Vitaros is not yet FDA approved. In fact, according to Reuters, it was rejected by the FDA in 2018 for the second time in 10 years.

The FDA has published warnings against over-the-counter (OTC) sexual enhancement products, citing hidden active ingredients that may be harmful.

Always talk to your doctor before incorporating any medication into your life, including those that are available over the counter.

Risks

While Vitaros alprostadil cream is generally well-tolerated, a 2016 study did report users experiencing mild, short-lived side effects, including genital pain, tenderness, and skin redness.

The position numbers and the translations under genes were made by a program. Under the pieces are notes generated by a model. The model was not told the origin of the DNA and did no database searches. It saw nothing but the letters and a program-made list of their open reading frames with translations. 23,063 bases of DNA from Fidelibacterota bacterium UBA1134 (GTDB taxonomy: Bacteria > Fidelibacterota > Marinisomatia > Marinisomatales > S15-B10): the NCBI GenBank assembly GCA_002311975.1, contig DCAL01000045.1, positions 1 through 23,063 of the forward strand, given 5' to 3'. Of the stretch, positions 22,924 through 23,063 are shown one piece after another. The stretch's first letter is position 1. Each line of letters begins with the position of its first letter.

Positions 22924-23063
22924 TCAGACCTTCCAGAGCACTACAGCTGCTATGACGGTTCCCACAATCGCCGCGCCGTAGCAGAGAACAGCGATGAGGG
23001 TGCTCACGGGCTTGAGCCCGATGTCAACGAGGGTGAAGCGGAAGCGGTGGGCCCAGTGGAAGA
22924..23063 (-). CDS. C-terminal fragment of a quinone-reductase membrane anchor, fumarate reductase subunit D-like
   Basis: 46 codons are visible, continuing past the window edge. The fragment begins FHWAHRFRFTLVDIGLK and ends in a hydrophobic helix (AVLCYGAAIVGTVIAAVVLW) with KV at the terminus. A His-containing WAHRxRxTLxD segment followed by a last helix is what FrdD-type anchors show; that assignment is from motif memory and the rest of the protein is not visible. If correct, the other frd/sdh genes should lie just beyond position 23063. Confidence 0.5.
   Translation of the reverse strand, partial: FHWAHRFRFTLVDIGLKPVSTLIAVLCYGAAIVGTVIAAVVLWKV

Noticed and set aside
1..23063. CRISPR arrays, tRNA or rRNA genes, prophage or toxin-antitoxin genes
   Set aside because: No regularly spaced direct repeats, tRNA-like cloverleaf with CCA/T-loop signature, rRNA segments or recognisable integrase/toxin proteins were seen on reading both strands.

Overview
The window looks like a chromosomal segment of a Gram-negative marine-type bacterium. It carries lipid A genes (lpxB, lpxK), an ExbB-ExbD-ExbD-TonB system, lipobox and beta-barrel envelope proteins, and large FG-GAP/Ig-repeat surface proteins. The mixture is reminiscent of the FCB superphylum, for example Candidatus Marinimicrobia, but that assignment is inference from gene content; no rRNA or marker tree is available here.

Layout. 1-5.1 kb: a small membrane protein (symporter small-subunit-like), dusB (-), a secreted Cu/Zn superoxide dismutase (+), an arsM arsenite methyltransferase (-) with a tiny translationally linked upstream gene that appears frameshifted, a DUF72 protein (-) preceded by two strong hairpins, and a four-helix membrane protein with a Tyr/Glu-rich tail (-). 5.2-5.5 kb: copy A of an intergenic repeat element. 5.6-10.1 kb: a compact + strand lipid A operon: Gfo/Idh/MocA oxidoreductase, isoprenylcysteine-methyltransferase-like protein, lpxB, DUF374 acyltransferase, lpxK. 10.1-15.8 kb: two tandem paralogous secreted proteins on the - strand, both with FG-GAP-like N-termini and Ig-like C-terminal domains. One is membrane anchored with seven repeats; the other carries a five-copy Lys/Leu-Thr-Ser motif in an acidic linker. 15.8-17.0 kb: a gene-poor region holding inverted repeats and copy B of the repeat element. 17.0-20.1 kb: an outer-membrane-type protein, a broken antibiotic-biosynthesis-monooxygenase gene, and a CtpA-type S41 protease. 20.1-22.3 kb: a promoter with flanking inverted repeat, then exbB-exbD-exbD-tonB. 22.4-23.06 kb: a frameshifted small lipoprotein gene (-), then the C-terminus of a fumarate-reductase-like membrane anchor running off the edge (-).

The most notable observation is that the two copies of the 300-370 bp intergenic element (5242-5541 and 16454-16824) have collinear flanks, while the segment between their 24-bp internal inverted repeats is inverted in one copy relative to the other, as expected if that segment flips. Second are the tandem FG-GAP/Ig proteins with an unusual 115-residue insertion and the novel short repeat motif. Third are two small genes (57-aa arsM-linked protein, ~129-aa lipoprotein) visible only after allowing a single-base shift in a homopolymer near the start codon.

As well, the following populations should not use alprostadil cream:

Other ED Treatments

If ED cream doesn't sound like the right treatment method for you, there are a number of other options available. Some of these include:

  • Vacuum erection device (VED): This type of treatment is comprised of a plastic tube and lubricant that is fitted around the penis. Air is pumped out of the tube, creating a vacuum effect, which helps draw blood into the shaft of the penis, thus causing an erection.
  • Intraurethral alprostadil: This medication is a type of synthetic vasodilator (widens blood vessels) suppository that is inserted into the urethra to help with symptoms of ED.
  • Penile injection therapy: These injections contain medication to cause an erection, such as papaverine, phentolamine, or alprostadil. They can generally be self-administered at home, with an erection following an injection by five to 15 minutes.